It actually chose me. I was happy as a marketer. It was a paying hobby and I honestly didn’t take it seriously. Connie Ferguson approached me in 2012 to be on the first season of Rockville and I declined because it just was going to be too much admin for me. But something she said (“I see something special in you”) has stayed with me ever since and so when the time came to leave the corporate world for entertainment, I took the plunge. And no, I have no regrets.
Was acting something you really wanted to do? Seeing you on Rockville was a surprise.
I got into the show after I called Shona and Connie Ferguson and told them I was available. Four years later. (Laughs). I took a risk and it paid off. It does take guts to do that – calling up a producer and telling them you are ready for a role. So I honestly appreciate that they gave me a chance again.
The Legit campaign is always a big deal when it comes to young women in the country. It’s a sign that you have made it.
Yes! You actually nailed it because that’s what the Legit campaign is. It’s become one of those major things in the industry for us young women – it’s highly sought after and it’s a stamp that you have arrived in the industry. I wasn’t expecting it though because I don’t think I have paid my dues enough. But I guess I was good enough and I’m not complaining.
With this collection, what were you trying to go for?
Effortless elegance. My collection speaks to the different occasions they are going to attend during the summer. From the swimwear, to the casual range and the more elegant nightlife range. They’re clothes that I would wear and that’s what I love about the range. It’s an extension of who Ayanda Thabethe is. My personality is all over these clothes and I hope that women will love wearing them.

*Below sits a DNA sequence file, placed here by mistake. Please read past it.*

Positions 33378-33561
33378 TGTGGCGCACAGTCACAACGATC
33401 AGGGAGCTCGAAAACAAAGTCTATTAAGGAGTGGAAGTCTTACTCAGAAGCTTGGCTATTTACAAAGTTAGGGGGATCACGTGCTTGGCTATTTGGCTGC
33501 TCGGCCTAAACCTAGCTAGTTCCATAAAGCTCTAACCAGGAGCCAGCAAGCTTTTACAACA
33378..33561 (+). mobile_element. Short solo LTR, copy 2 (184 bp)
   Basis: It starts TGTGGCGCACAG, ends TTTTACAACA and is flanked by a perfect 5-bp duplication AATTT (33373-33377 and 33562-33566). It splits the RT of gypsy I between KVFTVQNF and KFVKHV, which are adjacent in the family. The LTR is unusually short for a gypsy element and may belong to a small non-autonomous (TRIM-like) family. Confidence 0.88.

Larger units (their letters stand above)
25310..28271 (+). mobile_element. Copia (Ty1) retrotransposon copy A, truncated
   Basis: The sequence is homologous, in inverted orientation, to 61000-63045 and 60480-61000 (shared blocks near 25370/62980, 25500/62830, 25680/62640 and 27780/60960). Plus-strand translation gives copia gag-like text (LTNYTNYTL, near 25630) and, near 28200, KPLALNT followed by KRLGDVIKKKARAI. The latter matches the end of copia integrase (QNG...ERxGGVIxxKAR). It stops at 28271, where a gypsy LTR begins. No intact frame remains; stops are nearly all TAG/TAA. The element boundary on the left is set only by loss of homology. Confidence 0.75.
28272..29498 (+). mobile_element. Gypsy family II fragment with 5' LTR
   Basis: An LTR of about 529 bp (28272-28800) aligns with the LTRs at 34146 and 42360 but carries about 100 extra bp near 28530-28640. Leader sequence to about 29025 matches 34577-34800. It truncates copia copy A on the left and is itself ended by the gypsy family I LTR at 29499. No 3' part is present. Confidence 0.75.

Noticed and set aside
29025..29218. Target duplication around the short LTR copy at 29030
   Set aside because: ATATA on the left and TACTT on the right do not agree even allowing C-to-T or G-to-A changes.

Was there a trend you wanted to explore but didn’t have a chance to?
I specifically wanted these clothes to be timeless. Trends are fleeting and I honestly don’t buy clothes to not wear them a few months later. So I went with that in mind when we were conceptualising this range. There are some trendy pieces, but they are pieces that can transcend seasons and that, for me, was key.
How important is social media to you?
It has its uses and it’s mostly a great thing, but the negative things almost always just take the fun out of it. I get as much love as I do vitriol. But you learn to pay it no mind. But last week Friday was hectic. People were insulting me because I had tweeted about Melania Trump and her nude pictures that are all over the internet from her modelling days. There’s this thing that bothers me about how it’s so easy for people to make it to the top without putting in the hard work. And now we have Melania as Flotus? Especially after Michelle Obama? Do little girls aspire to be like Melania? This is what I meant. I feel a lot of things get lost in translation on Twitter and social media. It’s not always a great thing.
How important is privacy to you?
It’s the only thing we have that truly belongs to us. That’s why I try keep everything to myself. Because what do we have if we don’t have privacy?
Was it tough not being seen as your own person, but rather as (TV presenter) Andile Ncube’s partner?
I really wish you hadn’t asked about that because it just feels like I’m not allowed to move on from my past... But that being said, I enjoy being my own person and what I bring to the industry. It’s been a tough journey. I used to do the odd jobs that many wouldn’t do. If you needed a promo girl? I was there. Model? I was available. So I paid my dues and after putting in the work and sowing, of course the season will come for reaping and this is my season. I did it my way and I’m grateful for it because it’s helped me realise just how important this is to me. The success is sweeter.